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P13.06 Valve bladder diversion, making possible a kidney transplant

Ramiro Perea, Argentina

pediatric urology
pediatric kidney trasplant
HOSPITAL EL CRUCE

Abstract

Valve bladder diversion, making possible a kidney transplant

Ramiro Perea1, Oscar Amoreo1, Alejo de Sarasqueta1, Paula Bresso1, Marcelo Baran1, Nicolas Heredia1, Santiago Rubio1.

1Pediatric Kidney Transplant, Hospital El Cruce, Florencio Varela, Pcia de Buenos Aires, Argentina

Introduction: The late diagnosis in a patient with posterior urethral valve (PUV) and end-stage kidney disease is a challenging scenario which may need renal replacement therapy and reconstruction of the urinary tract. Reducing recurrent urinary tract infections (UTI) is the main urologic objective in these patients in order to offer them a kidney transplantation (KT). Many factors must be considered to define the best moment to perform the reconstruction, that could be done prior, during or after kidney transplantation.

Patient and Method: This is a 5-year-old boy who was admitted for febrile urinary tract infection. During the admission end-stage kidney disease and PUV were diagnosed. The first step was to perform a cystoscopy and valvular ablation. Videourodynamyc studies after surgery showed a bladder’s capacity of 50 ml, low compliance, incomplete emptying associated with high grade bilateral vesicoureteral reflux. Hemodialysis began as renal replacement therapy, antibiotic prophylaxis and anticholinergics were indicated. Four months later, an open vesicostomy was performed due to persistent febrile urinary tract infections. Eleven months after diagnosis, the patient was transplanted using a graft from a deceased donor. At the same time of transplant surgery, the right kidney and ureter were resected through a right hockey stick incision. Two months after transplantation another endoscopic residual valve ablation was done. After seventeen months from kidney transplant, the left kidney and ureter were resected by laparoscopy. Urodynamic studies continued showing high voiding detrusor pressure. While patient kept his bladder diverted, incontinence was managed with five diapers a day and maintained  scholar and physical activities. At two years of follow-up, a third valvular endoscopic revision and ablation was performed associated with circumcision and replacing the open vesicostomy with a suprapubic tube. Intermittent opening was indicated  and after three months, the tube was removed. Six months after the last surgery, bladder’s capacity improved from 100 ml to 250 ml, bladder emptying has no residual volume and no incontinence. Kidney ultrasonography did not present hydronephrosis and cystography showed no VUR. Twenty nine months after KT the patient remained urinary tract infections free, creatinine level was 0.68 mg/dL and clearance 102 ml/min/1.73 m2.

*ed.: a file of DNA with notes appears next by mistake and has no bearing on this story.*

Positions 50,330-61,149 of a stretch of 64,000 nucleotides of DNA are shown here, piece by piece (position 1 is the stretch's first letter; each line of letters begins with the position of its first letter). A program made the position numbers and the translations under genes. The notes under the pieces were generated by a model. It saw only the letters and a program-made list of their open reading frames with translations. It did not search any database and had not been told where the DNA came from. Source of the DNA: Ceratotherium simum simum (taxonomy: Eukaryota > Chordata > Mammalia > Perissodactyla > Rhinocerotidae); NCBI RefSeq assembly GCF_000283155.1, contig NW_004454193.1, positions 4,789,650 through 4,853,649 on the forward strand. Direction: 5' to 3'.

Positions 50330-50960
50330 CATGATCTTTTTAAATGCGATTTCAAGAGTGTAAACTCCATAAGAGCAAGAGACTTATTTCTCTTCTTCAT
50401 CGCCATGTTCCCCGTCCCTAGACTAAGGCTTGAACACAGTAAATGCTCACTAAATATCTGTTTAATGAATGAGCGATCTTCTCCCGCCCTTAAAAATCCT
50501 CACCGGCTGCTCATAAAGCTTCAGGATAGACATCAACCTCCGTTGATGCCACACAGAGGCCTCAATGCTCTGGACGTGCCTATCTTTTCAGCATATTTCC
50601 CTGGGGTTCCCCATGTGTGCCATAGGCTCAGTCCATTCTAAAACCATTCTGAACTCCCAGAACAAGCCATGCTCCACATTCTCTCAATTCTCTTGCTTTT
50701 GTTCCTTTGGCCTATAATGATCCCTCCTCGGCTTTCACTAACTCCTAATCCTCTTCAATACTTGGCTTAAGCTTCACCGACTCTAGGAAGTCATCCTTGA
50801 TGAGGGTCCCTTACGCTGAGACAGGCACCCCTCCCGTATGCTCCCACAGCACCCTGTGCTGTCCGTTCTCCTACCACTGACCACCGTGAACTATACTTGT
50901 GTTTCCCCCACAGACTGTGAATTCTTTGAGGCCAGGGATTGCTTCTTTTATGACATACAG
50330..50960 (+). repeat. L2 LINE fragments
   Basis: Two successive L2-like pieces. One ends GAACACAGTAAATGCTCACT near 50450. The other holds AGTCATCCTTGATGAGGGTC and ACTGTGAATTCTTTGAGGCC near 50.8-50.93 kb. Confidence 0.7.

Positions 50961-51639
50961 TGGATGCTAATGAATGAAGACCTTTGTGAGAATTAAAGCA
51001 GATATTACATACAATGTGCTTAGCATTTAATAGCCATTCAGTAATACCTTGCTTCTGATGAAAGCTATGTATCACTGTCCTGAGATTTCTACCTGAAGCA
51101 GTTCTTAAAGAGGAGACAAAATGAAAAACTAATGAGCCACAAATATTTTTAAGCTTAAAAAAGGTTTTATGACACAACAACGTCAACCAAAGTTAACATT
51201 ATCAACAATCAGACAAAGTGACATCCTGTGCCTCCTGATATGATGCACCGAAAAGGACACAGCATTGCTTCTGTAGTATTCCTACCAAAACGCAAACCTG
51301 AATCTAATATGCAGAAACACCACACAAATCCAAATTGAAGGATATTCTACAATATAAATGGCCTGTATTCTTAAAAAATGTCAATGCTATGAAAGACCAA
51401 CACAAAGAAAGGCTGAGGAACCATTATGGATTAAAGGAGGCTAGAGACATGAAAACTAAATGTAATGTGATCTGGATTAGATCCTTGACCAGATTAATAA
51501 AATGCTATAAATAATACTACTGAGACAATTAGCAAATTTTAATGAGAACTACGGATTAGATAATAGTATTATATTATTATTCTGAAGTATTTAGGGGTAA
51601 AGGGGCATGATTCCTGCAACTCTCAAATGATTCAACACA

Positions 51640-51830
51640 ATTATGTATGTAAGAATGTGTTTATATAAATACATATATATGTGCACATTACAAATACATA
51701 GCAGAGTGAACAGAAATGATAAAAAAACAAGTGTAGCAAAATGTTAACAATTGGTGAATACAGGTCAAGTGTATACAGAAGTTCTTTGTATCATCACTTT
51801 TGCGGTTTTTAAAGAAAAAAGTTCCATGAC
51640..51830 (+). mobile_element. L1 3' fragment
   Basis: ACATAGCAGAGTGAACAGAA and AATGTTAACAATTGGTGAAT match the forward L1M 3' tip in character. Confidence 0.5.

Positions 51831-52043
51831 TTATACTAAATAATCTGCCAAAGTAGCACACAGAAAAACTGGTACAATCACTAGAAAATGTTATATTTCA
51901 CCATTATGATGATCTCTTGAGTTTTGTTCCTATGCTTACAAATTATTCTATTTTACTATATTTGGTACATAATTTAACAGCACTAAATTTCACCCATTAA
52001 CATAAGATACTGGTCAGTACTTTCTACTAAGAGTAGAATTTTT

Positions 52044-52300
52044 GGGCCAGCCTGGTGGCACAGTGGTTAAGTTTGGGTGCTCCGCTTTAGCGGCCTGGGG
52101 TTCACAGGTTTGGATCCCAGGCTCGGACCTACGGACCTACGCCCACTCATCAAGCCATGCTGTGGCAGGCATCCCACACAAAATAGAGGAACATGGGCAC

Conclusion: Open vesicostomy is a simple and safe procedure to manage UTI and allows kidney transplant in PUV valve bladders. Urological surveillance after transplant involves clinical assessment, urodynamic studies, endoscopic and reconstructive surgeries. Bladder cycling after transplant improves storage and augmentation procedures may not be needed.

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